As we read and reviewed the articles for this issue, we were struck by the resounding theme of small-scale, granular change.
Teachers deeply know the joy of individual breakthroughs with students, and we also intimately know the satisfaction that our relationships with these students brought about that change. We get front-row seats for watching students grow through the days, weeks and years.
So it is understandable that we would want to replicate that success at larger scales. We look for ways to have a bigger impact; we step outside our classroom doors and wade into the work of departments, schools, districts, and even national networks to find ways to do so. In this issue of Kaleidoscope , though, we see teachers coming back to the scale of inquiring into individual relationships. We hope the stories collected here show that some of the most meaningful impacts that teachers can make begin with the relationships we have with our colleagues and students.
Growth can come from empowering a colleague like Mr. Alvarez, as Ian Caldwell, Heidi Park and Sarah Spector describe in “ Shifting Perspectives of Success .” Or developing the self-awareness to know when you’ve fallen into the common pattern of sharing best practices without revealing the process, as Chris Lipski describes in “ Setting Teachers Up for Success: A Reflection on Providing Professional Development .” Or in the necessity of finding community with others, as described by Ayanna Perry and Dwaina Sookhoo in “ Beyond Diversity: Reflections on Participation from Two Women of Color .”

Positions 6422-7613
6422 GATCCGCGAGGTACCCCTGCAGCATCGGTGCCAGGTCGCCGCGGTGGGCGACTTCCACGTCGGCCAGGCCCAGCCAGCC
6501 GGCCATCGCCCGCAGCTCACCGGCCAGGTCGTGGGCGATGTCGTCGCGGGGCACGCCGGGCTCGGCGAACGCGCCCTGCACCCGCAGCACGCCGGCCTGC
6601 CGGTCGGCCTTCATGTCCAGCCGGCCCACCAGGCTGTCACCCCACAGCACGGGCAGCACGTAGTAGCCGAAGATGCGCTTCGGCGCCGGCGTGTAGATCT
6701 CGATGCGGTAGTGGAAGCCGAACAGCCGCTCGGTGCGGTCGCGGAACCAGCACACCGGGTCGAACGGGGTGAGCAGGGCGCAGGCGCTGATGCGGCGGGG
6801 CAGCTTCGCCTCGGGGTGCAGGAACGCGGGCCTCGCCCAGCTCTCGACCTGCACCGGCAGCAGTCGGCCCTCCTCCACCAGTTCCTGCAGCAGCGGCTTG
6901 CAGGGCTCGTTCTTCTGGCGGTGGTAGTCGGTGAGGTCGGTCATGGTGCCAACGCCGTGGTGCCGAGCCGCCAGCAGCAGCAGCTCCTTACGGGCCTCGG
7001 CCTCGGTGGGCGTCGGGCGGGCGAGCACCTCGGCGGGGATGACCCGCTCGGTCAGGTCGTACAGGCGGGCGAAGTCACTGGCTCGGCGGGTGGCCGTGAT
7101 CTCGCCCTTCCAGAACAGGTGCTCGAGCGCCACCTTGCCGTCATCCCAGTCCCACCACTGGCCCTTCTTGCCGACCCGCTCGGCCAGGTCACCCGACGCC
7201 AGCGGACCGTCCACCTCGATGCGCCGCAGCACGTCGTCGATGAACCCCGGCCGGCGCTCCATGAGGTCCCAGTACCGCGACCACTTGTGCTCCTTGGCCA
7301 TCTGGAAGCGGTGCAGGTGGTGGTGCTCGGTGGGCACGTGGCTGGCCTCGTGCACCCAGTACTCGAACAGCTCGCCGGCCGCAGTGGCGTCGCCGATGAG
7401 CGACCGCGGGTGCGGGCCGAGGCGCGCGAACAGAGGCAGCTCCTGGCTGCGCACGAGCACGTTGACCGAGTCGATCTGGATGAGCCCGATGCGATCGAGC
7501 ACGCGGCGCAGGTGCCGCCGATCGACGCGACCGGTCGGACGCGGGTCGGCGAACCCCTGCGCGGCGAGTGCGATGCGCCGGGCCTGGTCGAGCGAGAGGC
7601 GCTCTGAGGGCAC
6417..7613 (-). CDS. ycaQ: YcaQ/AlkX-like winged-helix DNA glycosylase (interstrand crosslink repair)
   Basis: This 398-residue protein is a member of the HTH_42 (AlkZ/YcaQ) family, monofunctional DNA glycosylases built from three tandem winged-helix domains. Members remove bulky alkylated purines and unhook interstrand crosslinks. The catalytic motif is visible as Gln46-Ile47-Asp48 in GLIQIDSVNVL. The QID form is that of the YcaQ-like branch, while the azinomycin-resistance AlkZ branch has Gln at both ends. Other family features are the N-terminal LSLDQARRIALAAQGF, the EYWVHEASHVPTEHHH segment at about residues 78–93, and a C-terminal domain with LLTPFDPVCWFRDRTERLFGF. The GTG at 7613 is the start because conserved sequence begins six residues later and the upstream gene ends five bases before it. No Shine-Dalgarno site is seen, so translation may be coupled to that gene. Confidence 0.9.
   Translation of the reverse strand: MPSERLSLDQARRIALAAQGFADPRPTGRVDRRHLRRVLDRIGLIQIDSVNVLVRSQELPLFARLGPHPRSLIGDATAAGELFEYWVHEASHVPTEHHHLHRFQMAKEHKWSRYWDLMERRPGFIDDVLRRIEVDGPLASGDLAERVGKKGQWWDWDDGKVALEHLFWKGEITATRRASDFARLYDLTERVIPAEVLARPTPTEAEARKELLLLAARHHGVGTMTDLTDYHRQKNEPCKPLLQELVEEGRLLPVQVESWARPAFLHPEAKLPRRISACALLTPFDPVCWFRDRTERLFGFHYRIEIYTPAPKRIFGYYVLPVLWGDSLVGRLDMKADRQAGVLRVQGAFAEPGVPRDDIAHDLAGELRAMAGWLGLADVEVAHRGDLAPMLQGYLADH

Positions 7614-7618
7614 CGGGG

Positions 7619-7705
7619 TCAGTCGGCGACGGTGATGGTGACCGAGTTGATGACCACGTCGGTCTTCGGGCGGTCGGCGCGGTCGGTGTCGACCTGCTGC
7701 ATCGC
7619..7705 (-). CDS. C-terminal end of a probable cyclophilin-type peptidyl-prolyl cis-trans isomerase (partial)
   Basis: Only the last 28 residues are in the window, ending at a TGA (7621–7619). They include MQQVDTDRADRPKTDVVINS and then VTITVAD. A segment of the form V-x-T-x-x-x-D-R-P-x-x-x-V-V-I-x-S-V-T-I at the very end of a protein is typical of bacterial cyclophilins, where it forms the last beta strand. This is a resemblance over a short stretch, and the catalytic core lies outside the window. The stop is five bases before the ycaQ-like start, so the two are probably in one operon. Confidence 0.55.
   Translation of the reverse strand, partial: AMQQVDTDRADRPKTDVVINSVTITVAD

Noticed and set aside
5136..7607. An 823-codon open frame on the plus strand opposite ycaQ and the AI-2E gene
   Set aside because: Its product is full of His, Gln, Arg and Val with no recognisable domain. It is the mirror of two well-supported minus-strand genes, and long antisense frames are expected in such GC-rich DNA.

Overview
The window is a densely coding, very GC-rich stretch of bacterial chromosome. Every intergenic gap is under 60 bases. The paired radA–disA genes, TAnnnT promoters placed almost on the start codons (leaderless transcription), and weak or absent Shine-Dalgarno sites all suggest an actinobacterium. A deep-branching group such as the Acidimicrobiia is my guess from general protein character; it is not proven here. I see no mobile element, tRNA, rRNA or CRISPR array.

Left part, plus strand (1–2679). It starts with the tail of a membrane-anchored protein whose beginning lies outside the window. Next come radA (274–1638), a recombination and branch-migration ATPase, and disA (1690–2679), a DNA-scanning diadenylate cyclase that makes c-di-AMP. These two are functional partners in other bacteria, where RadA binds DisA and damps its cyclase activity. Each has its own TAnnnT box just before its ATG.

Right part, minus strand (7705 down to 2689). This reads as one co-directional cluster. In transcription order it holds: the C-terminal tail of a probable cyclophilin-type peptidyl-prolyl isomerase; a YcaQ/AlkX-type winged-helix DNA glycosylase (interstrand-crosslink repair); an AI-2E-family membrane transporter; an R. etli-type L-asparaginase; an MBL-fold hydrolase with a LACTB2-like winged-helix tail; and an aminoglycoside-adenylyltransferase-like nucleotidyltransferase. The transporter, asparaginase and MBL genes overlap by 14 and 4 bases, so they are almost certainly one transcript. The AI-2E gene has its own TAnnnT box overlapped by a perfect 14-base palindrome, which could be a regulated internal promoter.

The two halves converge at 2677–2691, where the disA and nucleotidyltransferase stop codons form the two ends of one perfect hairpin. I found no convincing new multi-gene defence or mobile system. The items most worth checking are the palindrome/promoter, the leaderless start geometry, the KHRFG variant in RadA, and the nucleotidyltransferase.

All of our teacher-writers in this issue illuminate some aspect of the power of this small, relational scale, some aspect of the power of looking closely at what is right in front of us. For Becky, there is a parallel to music making: one of her teachers, as she was learning to play the French horn, told her to not worry about anything but ensuring that each sound she was producing was beautiful. Similarly, the teachers in these pages are teachers working to improve the spaces in which they move, making each relationship, system and experience more humane and, thus, more impactful.
Rebecca Van Tassell
Kirstin Milks, a Knowles Senior Fellow, is an editor-in-chief at Kaleidoscope. Reach Kirstin at email@example.com .
Rebecca Van Tassell, a Knowles Senior Fellow, is an editor-in-chief at Kaleidoscope. Reach Becky at firstname.lastname@example.org .